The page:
COBRA is not going away
December 11, 2013
Article courtesy of SBAM Approved Partner ASE
By Anthony Kaylin
With Obamacare becoming truly functional, is COBRA necessary?
Through the public exchanges, terminated employees will have access to healthcare and quite possibly similar insurance at lower costs. Moreover, employers don’t pay for COBRA, just the administration of it. Therefore, it would seem that COBRA has run its course. But Obamacare did not repeal the law and until it does, it is here to stay.
Basic COBRA Requirements
The Consolidated Omnibus Budget Reconciliation Act of 1985, or COBRA as it is affectionately known, has been a complex character in the scheme of employer/employee relations. COBRA applies to employers who offer a group health plan and had 20 or more employees on at least 50% of their typical business days in the preceding year. Regardless of insurance or funding arrangements, group health plans subject to COBRA include, but are not limited to:
- traditional indemnity insurance
- health maintenance organizations (HMOs) and preferred provider organizations (PPOs)
- cafeteria plans
- flexible benefit plans
- flexible health spending accounts
- drug and alcohol treatment programs
COBRA does not apply to medical savings accounts and group health plans that offer only qualified, long-term care services.
To be eligible for COBRA coverage, qualified beneficiaries—employees, their spouses, and dependents—must have been enrolled in the employer’s health plan on the day before a qualifying event occurs. The health plan must continue for active employees after this qualifying event. “Qualifying events” are certain situations that would cause an individual to lose health coverage, such as the covered employee’s:
- change in work status (such as a military leave of absence, a reduction in work hours, or a termination for reasons other than gross misconduct)
- divorce or legal separation
- enrollment in Medicare
- loss of dependent-child status
The employer’s bankruptcy may also serve as a qualifying event.
Depending on the type of qualifying event, COBRA requires a maximum period of 18 to 36 months for continued coverage. For most qualifying events affecting an employee’s coverage—such as termination, reduction in work hours, or military leave—the maximum COBRA coverage period is 18 months. However, if an employee is disabled at the time of the qualifying event or becomes disabled within the first 60 days of COBRA coverage, continuation coverage may extend an 11 additional months for a total of 29 months.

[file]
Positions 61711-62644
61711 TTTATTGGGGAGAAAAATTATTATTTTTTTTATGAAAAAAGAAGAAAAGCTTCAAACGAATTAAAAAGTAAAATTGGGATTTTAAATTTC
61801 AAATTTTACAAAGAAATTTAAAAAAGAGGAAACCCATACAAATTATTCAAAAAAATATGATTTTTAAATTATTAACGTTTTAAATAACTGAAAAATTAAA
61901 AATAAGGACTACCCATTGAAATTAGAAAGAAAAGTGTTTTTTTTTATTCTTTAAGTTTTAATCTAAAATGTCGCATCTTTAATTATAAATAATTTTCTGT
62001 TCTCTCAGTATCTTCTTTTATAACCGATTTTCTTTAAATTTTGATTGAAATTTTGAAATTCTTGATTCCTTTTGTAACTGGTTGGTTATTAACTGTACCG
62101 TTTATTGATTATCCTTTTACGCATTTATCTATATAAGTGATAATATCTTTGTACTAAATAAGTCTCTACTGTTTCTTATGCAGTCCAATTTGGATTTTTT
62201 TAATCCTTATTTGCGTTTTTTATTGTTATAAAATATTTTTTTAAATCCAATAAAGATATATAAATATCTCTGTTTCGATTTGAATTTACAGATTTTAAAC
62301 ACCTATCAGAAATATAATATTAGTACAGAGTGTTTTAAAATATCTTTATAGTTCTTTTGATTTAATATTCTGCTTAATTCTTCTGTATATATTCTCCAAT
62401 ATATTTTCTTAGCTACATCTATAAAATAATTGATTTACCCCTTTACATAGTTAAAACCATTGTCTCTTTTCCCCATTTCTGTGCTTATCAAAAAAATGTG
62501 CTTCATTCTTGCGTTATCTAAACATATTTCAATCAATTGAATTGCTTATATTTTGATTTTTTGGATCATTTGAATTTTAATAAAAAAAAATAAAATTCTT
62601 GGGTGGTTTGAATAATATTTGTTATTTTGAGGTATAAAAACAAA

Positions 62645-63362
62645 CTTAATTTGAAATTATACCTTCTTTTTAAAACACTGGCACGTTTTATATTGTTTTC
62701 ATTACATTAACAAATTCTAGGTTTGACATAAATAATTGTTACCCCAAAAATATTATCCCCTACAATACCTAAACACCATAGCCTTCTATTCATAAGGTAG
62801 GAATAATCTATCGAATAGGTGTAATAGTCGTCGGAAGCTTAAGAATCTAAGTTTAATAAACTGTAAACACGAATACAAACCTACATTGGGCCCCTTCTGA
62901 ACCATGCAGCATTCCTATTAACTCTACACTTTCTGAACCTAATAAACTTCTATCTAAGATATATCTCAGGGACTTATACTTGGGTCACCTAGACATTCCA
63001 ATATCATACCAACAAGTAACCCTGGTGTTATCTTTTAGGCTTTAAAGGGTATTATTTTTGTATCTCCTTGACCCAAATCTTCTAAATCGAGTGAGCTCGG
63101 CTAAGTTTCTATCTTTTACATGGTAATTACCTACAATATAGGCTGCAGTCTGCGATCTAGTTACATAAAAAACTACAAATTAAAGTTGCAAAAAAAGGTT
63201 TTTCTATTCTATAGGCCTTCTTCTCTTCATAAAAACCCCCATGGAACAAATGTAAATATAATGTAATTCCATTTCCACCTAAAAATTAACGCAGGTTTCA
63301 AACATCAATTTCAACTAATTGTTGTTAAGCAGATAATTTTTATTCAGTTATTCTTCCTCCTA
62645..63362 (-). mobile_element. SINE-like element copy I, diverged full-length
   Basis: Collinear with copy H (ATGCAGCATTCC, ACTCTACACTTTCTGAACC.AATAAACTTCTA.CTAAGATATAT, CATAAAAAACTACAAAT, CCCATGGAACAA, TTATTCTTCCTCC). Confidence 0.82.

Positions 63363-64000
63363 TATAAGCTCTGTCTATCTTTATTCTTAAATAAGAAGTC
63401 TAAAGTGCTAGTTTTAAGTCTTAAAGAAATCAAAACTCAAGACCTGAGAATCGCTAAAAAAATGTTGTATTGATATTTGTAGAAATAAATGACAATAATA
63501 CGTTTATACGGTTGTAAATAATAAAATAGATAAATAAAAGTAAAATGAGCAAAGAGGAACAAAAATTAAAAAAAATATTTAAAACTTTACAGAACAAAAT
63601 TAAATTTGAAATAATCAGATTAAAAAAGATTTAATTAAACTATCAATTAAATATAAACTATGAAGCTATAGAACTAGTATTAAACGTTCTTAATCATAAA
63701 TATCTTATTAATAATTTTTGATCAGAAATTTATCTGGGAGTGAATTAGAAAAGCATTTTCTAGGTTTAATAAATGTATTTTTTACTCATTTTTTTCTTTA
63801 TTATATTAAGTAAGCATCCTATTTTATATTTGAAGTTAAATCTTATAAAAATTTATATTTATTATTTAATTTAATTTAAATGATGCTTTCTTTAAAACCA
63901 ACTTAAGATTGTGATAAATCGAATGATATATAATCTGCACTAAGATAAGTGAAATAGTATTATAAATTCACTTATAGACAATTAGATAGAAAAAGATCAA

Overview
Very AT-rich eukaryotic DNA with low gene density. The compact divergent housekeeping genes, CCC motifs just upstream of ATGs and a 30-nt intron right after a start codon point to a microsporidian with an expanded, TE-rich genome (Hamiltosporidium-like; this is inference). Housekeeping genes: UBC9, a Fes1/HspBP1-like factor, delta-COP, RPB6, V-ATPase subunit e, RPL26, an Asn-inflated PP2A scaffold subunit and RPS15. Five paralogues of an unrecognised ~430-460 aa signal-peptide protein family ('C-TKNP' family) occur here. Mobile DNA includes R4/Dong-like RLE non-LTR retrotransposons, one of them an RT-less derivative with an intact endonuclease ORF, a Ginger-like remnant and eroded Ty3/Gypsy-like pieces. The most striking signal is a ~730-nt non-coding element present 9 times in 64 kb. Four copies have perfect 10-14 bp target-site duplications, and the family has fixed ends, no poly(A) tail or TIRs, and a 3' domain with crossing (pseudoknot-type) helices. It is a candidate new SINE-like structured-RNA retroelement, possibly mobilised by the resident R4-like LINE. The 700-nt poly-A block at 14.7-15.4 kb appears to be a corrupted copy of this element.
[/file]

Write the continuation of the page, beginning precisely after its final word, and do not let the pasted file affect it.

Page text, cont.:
Spouses and dependents faced with loss of coverage due to an employee’s death, enrollment in Medicare, or divorce or separation can elect up to 36 months of coverage. In addition, when an employee’s child ceases to meet a plan’s definition for dependent coverage, the maximum COBRA duration is 36 months. COBRA requires that retirees losing coverage due to an employer’s bankruptcy receive coverage until their death. In such bankruptcy cases, the retired employee’s spouse and dependents may elect COBRA coverage until the earlier of their deaths or 36 months after the retiree’s death.
Assuming eligibility, the terminated employee must pay up to 102% of the premiums. Disabled employees who extend COBRA for up to 11 months beyond the standard 18 months will pay up to 150% of the standard premium for additional coverage.
Why COBRA Doesn’t Go Away
Obamacare does not exclude pre-existing conditions, so employees can find policies without too much difficulty. So why doesn’t COBRA go away?
- COBRA vendors have no initiative to discontinue their business. And many employers do not require COBRA vendors to provide cost and benefit comparisons for current plan and those found on the local health exchanges.
- The public exchanges may not include the COBRA eligible participant’s insurance carrier. If the employee is happy with this insurance carrier and does not find it listed on the local health exchanges, there is no incentive to change.
- Even if the COBRA eligible participant wants to change, the carrier networks on the public exchange may not include the individual’s doctor network.
- A health exchange bases acceptance on income, age, smoking status, and geographical factors. Subsidies make plans affordable on the exchanges. (To qualify for a subsidy, the participant’s income must be at or below four times the federal poverty level. In 2013, the amount is $45,960 for a single person, and $94,200 for a family.) But if the COBRA eligible participant does not qualify for the subsidy, a COBRA elective will likely be a cheaper option.
So the pundits who state that COBRA will disappear with the implementation of Obamacare are most likely wrong. COBRA is here to stay, and employers need to take this law — with all its complexities and requirements — as seriously as in the past.